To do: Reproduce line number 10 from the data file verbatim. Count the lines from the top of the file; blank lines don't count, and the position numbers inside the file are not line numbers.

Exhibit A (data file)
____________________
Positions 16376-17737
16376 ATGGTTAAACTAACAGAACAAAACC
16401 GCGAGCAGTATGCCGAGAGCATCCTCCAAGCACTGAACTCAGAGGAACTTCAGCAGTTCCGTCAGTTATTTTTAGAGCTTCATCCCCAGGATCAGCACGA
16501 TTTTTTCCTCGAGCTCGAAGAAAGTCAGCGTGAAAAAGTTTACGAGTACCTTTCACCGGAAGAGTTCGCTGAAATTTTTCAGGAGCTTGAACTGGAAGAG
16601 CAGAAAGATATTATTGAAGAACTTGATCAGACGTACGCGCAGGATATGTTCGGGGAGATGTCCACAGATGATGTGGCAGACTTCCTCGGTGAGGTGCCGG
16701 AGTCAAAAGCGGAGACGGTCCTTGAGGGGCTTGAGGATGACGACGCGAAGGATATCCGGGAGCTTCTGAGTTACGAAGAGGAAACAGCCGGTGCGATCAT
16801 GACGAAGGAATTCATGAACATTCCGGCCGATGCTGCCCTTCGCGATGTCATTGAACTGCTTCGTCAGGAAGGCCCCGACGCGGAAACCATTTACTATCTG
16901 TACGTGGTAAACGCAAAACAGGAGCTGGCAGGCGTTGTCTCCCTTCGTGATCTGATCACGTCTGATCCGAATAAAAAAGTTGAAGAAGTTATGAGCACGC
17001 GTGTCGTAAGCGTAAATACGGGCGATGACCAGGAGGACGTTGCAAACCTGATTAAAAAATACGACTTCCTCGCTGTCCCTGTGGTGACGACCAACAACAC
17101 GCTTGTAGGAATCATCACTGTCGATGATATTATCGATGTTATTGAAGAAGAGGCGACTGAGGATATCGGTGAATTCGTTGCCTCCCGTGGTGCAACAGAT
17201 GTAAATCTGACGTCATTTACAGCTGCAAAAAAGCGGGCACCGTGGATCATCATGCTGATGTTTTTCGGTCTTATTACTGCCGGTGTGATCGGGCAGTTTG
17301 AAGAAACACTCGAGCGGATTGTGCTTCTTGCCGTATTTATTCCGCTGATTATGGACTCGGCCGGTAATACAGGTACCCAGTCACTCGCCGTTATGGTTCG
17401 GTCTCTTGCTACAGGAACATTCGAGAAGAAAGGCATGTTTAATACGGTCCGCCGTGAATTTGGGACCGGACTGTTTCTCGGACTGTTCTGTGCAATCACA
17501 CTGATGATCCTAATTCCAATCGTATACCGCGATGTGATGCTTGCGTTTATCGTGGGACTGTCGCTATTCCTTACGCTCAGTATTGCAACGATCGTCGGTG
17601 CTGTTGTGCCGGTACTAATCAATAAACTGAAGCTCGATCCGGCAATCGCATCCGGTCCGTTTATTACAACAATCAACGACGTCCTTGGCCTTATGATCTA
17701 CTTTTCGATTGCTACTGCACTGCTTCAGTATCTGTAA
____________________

17101 GCTTGTAGGAATCATCACTGTCGATGATATTATCGATGTTATTGAAGAAGAGGCGACTGAGGATATCGGTGAATTCGTTGCCTCCCGTGGTGCAACAGAT